BACKSTORY: Early June in 1966. We’d ridden out of Bogotá at 5 AM and by 9 the Land Rover brought us up into the Andes where, just above the tree line, we mounted ponies. By noon we passed through a place too small to be called a village… along a trail that was just a deep hoof-etched crack into the rich dark earth.

And there this man walked along beside us, showing me a piece of thing, hidden mostly within a ball of dried mud. “Ciento cincuenta pesos,” He wanted, about fifteen dollars.

“Offer him diez pesos,” a friend laughed from behind. I did, he took it, and I slid the thing into a saddle bag. Late that night as we drove back to the city, beneath the mud I found a black cup which might hold 16 ounces of liquid.

See, see the scar above the face where it probably cracked in cooling? There’s a chip out of the head where it meets that break. And there’s another chip on the base at the bottom-right just beyond where you can see in this image. Some mud still clings in there.

The crafting is primitive. Look there at the top where the handle meets the cup at how the surface is uneven. For a half century it’s held pens atop my desks. The thing’s a time capsule. I look at it and remember that day’s adventure and the things which happened within minutes of meeting the man.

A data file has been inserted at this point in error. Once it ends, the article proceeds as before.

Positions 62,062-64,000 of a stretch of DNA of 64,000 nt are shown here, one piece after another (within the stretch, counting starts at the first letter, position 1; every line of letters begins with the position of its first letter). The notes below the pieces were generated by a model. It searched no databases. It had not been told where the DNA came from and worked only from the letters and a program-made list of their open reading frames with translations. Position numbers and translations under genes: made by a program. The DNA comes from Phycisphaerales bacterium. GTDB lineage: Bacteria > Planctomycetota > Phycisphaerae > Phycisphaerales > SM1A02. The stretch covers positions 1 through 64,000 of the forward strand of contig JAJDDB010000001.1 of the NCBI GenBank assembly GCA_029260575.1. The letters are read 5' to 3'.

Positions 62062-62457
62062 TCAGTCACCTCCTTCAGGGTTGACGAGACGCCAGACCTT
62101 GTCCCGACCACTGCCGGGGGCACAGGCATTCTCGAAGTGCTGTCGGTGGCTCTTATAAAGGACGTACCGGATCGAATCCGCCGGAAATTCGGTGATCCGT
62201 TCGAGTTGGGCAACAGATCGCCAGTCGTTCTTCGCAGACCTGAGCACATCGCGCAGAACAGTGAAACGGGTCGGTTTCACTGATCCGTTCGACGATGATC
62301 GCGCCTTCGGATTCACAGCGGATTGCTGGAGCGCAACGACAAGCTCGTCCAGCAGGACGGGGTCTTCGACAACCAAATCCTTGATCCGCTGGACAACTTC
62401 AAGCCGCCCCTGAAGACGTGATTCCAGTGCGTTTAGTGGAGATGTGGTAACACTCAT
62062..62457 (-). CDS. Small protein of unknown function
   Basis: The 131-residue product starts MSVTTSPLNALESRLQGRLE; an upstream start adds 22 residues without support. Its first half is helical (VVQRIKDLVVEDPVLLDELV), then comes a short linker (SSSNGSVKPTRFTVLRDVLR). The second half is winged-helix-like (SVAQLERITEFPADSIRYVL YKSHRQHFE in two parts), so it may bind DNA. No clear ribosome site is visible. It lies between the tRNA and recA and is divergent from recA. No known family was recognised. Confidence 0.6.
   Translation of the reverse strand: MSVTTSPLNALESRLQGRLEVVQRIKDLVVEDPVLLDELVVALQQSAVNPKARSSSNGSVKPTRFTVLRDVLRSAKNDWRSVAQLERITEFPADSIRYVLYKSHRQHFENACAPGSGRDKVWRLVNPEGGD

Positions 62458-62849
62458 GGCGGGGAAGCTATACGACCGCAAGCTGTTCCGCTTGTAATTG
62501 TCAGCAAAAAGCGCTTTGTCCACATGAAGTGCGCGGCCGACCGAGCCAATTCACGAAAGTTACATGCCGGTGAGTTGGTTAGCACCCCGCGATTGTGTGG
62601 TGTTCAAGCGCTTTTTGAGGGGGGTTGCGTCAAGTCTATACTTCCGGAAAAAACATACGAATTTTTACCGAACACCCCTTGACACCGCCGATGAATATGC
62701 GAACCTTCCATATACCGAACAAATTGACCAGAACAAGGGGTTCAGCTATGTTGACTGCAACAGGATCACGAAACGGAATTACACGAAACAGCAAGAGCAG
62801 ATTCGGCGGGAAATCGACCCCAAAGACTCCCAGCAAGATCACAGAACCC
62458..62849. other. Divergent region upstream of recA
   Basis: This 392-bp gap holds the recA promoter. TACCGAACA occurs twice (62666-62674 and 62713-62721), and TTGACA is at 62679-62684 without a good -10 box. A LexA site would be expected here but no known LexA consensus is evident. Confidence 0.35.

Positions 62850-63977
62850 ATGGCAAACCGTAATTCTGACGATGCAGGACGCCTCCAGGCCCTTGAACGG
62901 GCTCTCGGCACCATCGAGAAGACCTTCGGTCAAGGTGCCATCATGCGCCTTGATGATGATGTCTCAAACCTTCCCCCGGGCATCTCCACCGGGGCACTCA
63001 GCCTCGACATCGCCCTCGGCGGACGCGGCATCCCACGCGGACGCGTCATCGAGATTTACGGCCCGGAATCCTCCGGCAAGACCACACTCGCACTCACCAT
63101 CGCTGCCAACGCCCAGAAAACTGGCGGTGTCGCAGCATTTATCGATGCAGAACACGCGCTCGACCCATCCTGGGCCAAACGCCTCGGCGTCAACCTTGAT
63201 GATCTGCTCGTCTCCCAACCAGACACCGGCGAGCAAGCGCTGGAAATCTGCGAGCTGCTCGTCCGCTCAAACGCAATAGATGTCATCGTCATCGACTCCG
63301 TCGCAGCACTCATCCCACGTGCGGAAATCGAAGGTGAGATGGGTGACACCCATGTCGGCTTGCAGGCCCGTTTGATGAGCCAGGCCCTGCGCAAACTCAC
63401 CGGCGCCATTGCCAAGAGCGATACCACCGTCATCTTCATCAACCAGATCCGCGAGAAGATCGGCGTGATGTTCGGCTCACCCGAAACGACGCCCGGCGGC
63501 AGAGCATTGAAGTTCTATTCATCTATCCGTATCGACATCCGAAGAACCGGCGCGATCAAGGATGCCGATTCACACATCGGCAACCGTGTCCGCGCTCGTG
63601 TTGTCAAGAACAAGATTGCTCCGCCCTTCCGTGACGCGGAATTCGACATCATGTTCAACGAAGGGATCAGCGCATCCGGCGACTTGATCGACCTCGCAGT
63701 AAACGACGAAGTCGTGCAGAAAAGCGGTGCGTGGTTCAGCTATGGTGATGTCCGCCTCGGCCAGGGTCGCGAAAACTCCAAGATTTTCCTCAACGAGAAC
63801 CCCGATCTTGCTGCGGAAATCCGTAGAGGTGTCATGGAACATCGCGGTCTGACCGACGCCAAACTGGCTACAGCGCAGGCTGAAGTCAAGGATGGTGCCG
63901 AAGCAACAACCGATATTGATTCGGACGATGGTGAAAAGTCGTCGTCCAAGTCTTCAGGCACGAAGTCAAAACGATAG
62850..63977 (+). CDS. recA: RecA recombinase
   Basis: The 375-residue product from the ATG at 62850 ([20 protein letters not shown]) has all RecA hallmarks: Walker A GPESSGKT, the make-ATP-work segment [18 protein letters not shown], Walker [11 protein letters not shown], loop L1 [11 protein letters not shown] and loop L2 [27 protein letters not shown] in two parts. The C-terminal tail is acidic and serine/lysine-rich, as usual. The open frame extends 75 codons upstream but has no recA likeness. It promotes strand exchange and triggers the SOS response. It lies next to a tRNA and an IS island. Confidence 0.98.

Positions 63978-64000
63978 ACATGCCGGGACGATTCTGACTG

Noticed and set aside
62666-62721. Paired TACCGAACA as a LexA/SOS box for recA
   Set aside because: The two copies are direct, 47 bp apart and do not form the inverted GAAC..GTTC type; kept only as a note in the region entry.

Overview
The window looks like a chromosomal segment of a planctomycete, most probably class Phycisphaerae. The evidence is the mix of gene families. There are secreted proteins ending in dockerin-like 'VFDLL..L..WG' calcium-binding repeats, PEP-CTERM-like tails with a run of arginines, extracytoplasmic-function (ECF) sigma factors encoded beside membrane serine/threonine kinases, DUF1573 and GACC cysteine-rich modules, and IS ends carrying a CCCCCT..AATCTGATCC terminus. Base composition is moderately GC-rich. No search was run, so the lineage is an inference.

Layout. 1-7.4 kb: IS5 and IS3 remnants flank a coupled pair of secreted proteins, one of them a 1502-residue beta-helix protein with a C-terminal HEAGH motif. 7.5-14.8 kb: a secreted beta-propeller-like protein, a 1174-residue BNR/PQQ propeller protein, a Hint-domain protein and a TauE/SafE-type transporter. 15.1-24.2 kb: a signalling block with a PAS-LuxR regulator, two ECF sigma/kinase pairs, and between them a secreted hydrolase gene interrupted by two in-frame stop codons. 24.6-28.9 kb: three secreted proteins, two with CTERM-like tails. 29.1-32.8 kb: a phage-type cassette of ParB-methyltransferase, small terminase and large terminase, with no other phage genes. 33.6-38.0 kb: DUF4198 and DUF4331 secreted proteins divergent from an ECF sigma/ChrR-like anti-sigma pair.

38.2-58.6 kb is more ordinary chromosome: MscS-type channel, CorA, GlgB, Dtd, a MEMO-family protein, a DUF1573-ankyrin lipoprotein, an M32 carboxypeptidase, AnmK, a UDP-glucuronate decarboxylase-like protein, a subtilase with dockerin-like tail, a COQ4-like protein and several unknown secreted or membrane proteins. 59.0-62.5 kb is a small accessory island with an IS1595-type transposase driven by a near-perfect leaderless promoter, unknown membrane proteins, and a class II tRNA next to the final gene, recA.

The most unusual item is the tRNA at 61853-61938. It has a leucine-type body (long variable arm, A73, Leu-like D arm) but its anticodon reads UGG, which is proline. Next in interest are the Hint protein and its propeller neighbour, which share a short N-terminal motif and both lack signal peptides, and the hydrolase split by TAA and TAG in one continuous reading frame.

None of that’s the point here. And it’s taken me a long while to get to it, eh?

What I recently began to wonder about was whether our images were art or something else. Suppose fifty or sixty years from now someone comes upon one of them. Will they pluck from it a capsule of ideas or feelings that we’d packed carefully inside? Will they find a message or will they find at most some piece of our culture? Some jagged chunk of this part of the century which echoes some of the things which we collected through our lives about what and where we are?

Will they find art or artifact in our work? A pencil holder that will get trashed with our stuff when it’s finally collected by whoever survives us, or something that contributes to a deeper reflection? Are we sending off answers to any questions?

I’m putting the pencils back now into that cup.